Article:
Healing Traumatic Memories- Part 1

Can you really eliminate the fear and distress associated with a traumatic memory? Until recently, researchers weren’t sure, but significant discoveries are now improving the way therapists treat traumatic memories.

For decades, prolonged exposure has been the gold standard for treating fears, trauma, and phobias. However, people often drop out of exposure treatment before it is complete because the protocols require them to face their fears head on, which is dreadfully unpleasant.

More importantly, exposure therapies only seem to inhibit a learned fear temporarily, so there is always a chance the fear could get triggered again in stressful situations, or after a period of time has passed — a phenomenon known as spontaneous recovery (LeDoux, 2015).

Fortunately, brain researchers have found a less painful way that you can permanently unlearn a fear and relieve the pain of a traumatic memory. But there are precise protocols you must follow to make the new learning permanent. In the following paragraphs, I’ll share three significant discoveries that are improving the way therapists treat traumatic memories.

Work Within Time Intervals

Every time you recall a fear memory, you have an opportunity to change it by inserting new learning within 10 minutes to 5 hours of recollecting the memory. This process of recalling and updating a memory is called memory reconsolidation. After this 5-hour period, the window of opportunity to modify the memory network closes (LeDoux, 2015; Ecker, Ticic, & Hulley, 2012).

If you’ve successfully inserted new information into the memory during this time window, the memory will be saved in this updated form forever — kind of like updating a Word document on your computer and hitting “save.” If you don’t insert new information during the reconsolidation time window, the memory will stay the same until you recall it again. Then you’ll have another opportunity to change it.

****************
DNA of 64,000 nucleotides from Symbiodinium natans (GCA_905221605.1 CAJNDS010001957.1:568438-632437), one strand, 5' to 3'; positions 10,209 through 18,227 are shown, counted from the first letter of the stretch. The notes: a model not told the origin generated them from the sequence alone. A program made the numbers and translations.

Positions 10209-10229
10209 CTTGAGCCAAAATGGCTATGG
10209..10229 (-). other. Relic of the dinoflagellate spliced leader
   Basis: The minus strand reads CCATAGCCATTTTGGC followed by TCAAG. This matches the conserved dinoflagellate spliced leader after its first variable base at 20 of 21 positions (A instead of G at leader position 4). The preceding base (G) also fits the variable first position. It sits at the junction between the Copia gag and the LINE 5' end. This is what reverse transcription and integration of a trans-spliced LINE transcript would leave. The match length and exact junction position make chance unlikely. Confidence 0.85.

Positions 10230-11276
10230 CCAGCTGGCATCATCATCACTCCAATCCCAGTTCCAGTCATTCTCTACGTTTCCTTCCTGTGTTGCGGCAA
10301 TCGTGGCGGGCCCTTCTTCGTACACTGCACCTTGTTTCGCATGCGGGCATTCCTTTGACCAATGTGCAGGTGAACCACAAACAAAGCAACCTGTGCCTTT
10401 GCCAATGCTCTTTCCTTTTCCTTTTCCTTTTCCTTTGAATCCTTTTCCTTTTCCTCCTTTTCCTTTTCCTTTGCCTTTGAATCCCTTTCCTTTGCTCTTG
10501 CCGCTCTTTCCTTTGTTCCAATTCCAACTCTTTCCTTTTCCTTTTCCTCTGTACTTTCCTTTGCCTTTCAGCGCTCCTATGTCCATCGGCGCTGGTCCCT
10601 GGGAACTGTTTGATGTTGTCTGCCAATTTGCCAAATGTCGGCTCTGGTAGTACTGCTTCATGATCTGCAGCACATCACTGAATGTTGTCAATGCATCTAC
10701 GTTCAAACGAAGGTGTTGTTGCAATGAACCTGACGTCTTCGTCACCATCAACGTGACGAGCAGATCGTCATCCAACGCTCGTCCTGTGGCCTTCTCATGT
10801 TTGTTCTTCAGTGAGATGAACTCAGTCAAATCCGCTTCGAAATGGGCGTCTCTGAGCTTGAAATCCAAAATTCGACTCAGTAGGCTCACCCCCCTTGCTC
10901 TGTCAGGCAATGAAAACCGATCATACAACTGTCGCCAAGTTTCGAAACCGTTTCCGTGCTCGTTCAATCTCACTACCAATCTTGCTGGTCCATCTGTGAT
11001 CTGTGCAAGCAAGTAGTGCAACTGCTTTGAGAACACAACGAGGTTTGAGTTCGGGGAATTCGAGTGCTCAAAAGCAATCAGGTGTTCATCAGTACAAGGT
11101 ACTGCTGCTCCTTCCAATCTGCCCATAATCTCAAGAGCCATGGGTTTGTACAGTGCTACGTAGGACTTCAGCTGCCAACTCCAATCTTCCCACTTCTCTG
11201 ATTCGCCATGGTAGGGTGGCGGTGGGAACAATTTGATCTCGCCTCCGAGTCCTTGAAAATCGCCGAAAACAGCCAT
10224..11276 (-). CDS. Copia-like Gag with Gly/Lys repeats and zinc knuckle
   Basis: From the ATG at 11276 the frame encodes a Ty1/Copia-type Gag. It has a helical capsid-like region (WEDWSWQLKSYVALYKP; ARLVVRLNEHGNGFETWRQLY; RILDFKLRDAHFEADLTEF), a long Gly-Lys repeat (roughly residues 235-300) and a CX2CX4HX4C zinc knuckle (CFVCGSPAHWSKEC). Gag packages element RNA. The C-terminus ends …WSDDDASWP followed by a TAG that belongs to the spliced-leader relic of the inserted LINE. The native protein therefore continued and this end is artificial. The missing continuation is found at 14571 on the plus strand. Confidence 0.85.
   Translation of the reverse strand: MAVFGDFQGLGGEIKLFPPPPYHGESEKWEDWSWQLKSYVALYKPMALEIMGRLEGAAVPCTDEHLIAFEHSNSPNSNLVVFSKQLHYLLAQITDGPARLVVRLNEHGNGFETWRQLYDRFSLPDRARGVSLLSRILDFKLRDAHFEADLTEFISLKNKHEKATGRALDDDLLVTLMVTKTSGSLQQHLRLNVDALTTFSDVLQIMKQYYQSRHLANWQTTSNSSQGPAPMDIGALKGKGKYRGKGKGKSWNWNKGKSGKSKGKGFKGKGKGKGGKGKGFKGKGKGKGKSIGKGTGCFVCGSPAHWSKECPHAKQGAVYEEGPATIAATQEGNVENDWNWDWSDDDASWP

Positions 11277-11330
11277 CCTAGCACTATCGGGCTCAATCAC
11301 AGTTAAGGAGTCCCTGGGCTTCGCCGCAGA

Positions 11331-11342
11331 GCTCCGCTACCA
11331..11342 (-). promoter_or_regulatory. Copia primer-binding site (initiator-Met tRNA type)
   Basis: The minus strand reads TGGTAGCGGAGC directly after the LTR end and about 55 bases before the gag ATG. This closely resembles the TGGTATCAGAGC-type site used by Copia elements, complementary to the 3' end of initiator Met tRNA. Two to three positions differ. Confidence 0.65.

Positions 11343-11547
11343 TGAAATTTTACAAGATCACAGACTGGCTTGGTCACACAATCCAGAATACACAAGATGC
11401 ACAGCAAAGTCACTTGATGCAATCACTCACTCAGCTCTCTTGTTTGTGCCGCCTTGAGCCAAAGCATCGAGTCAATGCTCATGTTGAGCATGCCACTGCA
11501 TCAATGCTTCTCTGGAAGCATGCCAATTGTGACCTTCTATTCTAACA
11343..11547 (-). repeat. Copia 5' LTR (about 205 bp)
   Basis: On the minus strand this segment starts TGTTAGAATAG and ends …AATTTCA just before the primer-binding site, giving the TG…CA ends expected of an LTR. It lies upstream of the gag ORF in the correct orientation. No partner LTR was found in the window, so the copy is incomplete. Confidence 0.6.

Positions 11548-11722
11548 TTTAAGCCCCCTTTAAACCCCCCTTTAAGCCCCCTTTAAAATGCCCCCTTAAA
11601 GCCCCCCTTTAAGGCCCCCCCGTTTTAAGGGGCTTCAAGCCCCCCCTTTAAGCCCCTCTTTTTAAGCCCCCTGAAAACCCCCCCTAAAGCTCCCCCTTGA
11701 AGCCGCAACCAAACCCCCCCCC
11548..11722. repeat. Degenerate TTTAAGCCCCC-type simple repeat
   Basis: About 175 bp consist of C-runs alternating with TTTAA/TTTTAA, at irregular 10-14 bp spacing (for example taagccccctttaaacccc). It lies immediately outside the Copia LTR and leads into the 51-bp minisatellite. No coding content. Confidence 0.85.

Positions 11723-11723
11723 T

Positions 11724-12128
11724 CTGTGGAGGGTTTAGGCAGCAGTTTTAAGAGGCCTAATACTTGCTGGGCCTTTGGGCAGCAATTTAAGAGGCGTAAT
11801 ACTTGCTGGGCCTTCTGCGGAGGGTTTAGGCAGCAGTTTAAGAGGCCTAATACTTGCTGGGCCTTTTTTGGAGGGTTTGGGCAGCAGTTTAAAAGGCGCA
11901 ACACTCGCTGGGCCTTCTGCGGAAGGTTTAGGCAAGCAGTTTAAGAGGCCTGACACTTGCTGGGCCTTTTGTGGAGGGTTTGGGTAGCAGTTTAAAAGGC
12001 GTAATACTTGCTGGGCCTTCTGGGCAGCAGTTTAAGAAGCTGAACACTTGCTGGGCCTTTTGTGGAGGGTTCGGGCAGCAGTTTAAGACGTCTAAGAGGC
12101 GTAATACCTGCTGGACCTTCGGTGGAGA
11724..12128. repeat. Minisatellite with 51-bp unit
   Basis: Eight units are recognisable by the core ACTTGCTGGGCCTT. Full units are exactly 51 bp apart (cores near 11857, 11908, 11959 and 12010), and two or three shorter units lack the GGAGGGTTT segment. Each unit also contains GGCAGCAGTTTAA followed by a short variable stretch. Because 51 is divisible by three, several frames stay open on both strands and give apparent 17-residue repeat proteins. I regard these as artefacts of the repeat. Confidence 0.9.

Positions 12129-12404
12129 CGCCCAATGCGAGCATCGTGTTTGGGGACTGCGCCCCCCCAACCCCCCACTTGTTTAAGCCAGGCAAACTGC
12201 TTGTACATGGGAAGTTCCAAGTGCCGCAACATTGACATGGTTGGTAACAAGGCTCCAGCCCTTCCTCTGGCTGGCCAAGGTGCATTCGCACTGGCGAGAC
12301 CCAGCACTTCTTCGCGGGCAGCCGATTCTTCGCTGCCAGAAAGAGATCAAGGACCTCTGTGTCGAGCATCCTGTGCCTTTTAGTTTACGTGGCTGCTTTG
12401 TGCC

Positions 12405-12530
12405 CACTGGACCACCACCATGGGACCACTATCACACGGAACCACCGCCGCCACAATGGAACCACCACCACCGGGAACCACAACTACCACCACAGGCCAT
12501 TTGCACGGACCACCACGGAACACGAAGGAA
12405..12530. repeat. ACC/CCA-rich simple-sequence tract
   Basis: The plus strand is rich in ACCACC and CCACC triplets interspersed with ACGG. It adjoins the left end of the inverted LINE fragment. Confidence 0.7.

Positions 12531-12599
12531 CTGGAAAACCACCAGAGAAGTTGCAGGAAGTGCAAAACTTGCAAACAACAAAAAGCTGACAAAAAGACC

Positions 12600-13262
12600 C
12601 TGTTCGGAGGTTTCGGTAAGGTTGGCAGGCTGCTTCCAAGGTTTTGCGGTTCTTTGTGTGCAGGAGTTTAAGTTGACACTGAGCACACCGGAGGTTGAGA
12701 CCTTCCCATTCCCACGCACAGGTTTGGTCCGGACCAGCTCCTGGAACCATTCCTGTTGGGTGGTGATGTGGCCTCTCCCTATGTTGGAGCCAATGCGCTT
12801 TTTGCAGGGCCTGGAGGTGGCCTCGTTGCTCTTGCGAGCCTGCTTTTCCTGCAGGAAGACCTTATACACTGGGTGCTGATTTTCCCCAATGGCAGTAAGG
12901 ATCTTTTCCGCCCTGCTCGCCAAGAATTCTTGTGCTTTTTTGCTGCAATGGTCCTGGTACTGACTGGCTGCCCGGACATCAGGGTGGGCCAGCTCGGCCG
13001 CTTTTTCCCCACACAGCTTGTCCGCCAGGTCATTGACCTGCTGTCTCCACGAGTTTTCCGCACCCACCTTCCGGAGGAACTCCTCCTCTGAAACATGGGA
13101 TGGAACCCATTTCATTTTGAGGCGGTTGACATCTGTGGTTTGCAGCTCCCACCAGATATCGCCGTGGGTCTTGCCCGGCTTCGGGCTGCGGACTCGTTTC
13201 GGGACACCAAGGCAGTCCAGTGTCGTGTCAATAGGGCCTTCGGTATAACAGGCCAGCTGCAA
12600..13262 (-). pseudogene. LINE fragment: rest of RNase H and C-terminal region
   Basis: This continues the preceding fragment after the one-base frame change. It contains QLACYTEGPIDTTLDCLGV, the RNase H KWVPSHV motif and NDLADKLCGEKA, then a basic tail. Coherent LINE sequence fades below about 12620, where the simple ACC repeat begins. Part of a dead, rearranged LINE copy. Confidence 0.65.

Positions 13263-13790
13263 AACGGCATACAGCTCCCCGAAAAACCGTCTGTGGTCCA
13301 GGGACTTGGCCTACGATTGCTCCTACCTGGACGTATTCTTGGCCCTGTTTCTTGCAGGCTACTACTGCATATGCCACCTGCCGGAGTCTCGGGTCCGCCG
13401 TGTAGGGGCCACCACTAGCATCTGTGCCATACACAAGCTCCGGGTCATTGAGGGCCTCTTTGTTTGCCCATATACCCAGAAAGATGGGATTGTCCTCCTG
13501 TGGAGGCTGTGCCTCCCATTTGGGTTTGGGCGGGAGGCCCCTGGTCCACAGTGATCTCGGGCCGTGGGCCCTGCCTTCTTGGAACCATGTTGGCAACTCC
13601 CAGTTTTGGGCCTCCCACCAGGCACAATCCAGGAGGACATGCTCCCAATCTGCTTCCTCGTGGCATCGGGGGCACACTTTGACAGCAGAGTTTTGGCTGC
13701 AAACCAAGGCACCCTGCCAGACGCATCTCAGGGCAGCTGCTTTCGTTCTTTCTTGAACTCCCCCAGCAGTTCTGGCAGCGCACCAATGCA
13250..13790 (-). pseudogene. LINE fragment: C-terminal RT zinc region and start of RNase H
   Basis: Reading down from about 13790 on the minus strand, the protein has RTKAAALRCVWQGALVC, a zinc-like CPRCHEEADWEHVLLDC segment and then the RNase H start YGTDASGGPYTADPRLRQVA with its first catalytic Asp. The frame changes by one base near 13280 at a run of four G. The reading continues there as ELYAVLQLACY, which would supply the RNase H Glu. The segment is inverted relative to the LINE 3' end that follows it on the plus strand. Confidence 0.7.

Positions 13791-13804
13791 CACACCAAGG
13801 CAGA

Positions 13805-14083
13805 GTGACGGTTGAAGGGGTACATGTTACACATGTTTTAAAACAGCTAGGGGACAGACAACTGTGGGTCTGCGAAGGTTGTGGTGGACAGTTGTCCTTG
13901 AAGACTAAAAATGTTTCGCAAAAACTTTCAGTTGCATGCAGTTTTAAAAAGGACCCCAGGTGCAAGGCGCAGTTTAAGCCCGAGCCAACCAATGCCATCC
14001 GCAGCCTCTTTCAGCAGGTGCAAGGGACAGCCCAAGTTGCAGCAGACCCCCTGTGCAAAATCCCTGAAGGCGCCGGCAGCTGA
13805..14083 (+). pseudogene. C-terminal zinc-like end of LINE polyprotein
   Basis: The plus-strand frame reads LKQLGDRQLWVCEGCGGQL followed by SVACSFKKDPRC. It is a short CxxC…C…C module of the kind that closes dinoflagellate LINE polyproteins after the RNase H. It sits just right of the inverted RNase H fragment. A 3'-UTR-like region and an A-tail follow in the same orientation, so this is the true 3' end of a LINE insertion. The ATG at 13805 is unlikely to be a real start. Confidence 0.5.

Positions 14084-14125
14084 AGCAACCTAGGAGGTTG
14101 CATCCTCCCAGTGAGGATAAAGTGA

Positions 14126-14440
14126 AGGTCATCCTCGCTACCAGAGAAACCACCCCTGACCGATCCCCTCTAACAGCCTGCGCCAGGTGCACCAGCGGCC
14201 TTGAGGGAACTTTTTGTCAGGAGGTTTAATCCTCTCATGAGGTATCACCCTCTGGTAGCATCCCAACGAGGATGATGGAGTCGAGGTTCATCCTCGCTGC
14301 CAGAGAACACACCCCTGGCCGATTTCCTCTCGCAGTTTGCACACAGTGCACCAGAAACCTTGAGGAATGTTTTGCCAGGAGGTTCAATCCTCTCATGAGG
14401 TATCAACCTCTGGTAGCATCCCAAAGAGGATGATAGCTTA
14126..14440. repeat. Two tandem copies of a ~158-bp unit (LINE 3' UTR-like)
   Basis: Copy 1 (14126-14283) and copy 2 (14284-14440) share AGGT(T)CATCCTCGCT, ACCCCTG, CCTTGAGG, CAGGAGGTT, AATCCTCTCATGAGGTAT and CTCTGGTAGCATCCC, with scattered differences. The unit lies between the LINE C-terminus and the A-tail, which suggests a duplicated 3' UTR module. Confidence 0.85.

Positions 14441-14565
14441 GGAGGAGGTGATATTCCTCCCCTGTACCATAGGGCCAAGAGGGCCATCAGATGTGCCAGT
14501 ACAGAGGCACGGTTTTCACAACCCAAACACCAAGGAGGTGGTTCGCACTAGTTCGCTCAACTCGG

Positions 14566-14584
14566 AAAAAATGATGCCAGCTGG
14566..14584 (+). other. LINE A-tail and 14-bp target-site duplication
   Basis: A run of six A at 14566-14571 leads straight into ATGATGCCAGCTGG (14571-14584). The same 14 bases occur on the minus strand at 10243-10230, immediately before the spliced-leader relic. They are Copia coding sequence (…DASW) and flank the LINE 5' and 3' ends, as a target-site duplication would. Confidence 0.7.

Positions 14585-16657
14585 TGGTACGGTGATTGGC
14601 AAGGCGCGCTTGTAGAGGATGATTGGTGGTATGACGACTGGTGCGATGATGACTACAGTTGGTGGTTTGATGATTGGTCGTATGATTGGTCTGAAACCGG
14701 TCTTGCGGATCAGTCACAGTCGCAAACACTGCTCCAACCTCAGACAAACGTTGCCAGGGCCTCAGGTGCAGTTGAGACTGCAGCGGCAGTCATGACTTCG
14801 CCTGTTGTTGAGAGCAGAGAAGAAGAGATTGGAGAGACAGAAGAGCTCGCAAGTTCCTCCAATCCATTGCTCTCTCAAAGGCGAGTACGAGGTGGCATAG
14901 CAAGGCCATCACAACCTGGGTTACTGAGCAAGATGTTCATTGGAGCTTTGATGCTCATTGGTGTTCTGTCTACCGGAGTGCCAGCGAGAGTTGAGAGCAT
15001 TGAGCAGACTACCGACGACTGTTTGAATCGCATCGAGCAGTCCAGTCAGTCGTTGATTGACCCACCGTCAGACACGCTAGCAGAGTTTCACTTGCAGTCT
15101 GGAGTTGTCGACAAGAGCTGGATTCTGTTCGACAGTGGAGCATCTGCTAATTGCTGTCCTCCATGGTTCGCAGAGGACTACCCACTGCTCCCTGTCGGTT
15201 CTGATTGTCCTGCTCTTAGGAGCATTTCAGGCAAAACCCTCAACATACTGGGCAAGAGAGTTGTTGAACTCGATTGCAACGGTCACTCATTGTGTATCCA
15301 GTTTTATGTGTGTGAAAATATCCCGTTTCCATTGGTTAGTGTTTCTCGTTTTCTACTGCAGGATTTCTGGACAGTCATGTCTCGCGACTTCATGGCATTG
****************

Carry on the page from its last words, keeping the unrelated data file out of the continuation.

Reconsolidation differs from traditional exposure therapy in that you aren’t simply facing your fear over and over during this 5-hour window of time until you are desensitized from it. You have to first recall the original fear memory while having a completely different experience that invalidates the meaning of the traumatic event or feared stimulus. Scientists call this a mismatch experience, but I like to call it a new meaning experience.

Evoke New Meaning Experiences

A new meaning experience is any experience that would cause you to feel empowered, self- compassionate, or less threatened as you recall the memory. But, it’s not so much about convincing yourself that a feared stimulus is no longer threatening, as exposure therapy does. If you were bitten by a dog, it’s normal to feel apprehensive around dogs. The goal isn’t for you to think dogs are no longer threatening. The goal is for you to believe that you have the skills to assess whether a dog is friendly or not; or, feel that you can protect yourself and get yourself out of harm’s way should a dog seem aggressive. In other words, it’s about believing that you have the strength, wisdom, and resources you need to deal with a potential threat.

If you used traditional exposure techniques to deal with your fear of dogs, you would gradually work your way up to being in the presence of a dog while training yourself to be calm. Yet we now know that instead of completely erasing your fear of dogs, this process just creates a new memory that competes with the original memory (Nature video, 2009). You end up creating one memory in which your brain learns you’re safe when you’re around dogs voluntarily, especially if they are friendly dogs. But, it will still be primed to send you into a panic if a contentious canine gnashes his teeth or growls at you unexpectedly.

Reconsolidation updates the original memory instead of creating two competing memories. For example, my client Carol had an extreme fear of the ocean because she witnessed her mother almost drowning in a rip tide. Interestingly, this event did not stop Carol’s mother from going back into the ocean. After the incident, Carol’s mother learned to get her body parallel to the beach and other skills to escape a rip tide, so she had no ongoing fear. She even taught Carol how to escape a rip tide. Yet, Carol continued to feel terrified of the ocean.

Carol tried to quell her anxiety with logical reasoning and visits to the beach. But, no matter how much positive self-talk and exposure therapy she tried, her mind was still haunted by the image of her mother getting swept up by the sea.

When we experience something shocking or traumatic, our minds tend to stop the mental movie of the memory in the worst place. Evoking a mismatch experience, or new meaning experience, is a way of changing the event’s context and finishing the story with a new ending.